For thousands of years, the Vancouver area was home to native people who flourished on the bounty of forest and river.
In May, 1792, American trader/sailor Robert Gray became the first non-native to enter the fabled "Great River of the West," the Columbia River. Later that year, British Lt. William Broughton, serving under Capt. George Vancouver, explored 100 miles upriver. Along the way, he named a point of land along the shore in honor of his commander.
In 1806, American explorers Meriwether Lewis and William Clark camped near the Vancouver waterfront on the return leg of their famed western expedition. Lewis characterized the area as "the only desired situation for settlement west of the Rocky Mountains."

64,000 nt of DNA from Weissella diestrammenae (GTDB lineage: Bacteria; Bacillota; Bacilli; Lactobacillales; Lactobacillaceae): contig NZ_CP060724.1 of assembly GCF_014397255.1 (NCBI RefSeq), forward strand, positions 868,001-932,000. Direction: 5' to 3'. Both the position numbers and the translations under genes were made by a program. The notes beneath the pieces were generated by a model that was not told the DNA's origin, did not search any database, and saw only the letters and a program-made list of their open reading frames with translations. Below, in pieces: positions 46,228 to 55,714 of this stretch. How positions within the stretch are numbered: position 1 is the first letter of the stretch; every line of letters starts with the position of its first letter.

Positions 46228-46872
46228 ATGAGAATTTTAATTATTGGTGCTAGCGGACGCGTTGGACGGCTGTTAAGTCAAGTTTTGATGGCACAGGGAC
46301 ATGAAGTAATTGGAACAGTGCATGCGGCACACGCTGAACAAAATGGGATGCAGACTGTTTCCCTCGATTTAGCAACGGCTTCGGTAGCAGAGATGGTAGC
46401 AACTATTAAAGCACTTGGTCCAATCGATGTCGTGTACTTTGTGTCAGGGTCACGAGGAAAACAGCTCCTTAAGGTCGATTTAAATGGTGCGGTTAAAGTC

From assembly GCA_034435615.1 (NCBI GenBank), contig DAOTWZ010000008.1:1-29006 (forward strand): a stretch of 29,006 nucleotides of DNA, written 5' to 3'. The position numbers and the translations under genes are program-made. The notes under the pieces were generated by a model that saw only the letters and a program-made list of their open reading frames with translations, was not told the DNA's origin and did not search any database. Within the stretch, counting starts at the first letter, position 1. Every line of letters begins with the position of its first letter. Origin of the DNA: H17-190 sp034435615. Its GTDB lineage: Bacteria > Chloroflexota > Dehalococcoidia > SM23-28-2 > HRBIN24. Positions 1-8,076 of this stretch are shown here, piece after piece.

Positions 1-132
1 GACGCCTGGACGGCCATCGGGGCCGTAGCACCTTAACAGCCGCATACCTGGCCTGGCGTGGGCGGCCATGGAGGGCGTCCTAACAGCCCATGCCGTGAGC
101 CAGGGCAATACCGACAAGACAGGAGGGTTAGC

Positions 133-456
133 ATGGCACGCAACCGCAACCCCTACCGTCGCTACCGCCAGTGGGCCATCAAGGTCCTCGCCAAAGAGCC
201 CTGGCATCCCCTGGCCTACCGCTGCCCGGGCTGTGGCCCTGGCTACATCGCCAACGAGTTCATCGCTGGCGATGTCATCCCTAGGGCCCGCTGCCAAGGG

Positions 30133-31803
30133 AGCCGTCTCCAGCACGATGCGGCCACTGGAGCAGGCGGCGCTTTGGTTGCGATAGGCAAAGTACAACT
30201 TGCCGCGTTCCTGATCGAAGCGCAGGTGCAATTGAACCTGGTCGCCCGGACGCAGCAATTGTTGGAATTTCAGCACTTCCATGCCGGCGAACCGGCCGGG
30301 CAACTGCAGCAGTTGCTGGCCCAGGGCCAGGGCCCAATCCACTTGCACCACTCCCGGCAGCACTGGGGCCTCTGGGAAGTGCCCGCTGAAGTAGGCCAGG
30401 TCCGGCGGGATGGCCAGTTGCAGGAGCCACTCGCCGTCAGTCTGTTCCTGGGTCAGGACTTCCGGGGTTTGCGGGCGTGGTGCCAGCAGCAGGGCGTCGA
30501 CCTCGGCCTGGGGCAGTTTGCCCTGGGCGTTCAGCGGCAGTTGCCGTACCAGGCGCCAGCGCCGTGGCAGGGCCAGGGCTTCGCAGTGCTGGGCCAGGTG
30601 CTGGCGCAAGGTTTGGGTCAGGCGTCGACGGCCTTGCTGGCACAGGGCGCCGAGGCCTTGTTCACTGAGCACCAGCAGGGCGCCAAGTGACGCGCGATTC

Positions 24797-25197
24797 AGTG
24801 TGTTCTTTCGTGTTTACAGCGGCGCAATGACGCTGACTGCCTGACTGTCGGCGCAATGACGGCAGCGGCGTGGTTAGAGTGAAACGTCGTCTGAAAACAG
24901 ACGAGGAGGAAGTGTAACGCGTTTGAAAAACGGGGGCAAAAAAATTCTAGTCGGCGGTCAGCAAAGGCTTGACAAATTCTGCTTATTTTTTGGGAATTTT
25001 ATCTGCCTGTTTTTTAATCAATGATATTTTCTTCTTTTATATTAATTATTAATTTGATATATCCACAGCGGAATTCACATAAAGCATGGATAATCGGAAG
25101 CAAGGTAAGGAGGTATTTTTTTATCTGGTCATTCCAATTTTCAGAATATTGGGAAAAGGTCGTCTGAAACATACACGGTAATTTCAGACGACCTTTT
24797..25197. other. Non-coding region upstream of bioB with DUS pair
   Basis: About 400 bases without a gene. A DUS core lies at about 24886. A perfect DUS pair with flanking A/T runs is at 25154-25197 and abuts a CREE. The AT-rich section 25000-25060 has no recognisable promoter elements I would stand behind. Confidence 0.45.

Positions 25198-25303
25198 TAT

In 1825, Dr. John McLoughlin decided to move the northwest headquarters of the Hudson's Bay Company from Astoria to a more favorable setting upriver. He named the site after Point Vancouver on Broughton's original map. Fort Vancouver was thus born.
In 1849, American troops arrived to establish Columbia (later Vancouver) Barracks. It served as military headquarters for much of the Pacific Northwest. The neighboring settlement was named "the City of Columbia."
Finally, in 1857, the City of Vancouver was incorporated. Through the rest of the century, Vancouver steadily developed. In 1908, the first rail line east through the Washington side of the Columbia River Gorge reached Vancouver. In 1910, a railroad bridge was opened south across the Columbia. In 1917, the Interstate Bridge was completed.
During World War I, the site later named Pearson Field was the location of the world's largest spruce cut-up mill. It cut raw timber into the lumber used to build the planes which helped win the war in Europe. During World War II, Vancouver's Kaiser Shipyard built a variety of craft that contributed greatly to America's war effort.
Today, Vancouver is a community proud of its past with a keen eye toward a future rich with promise.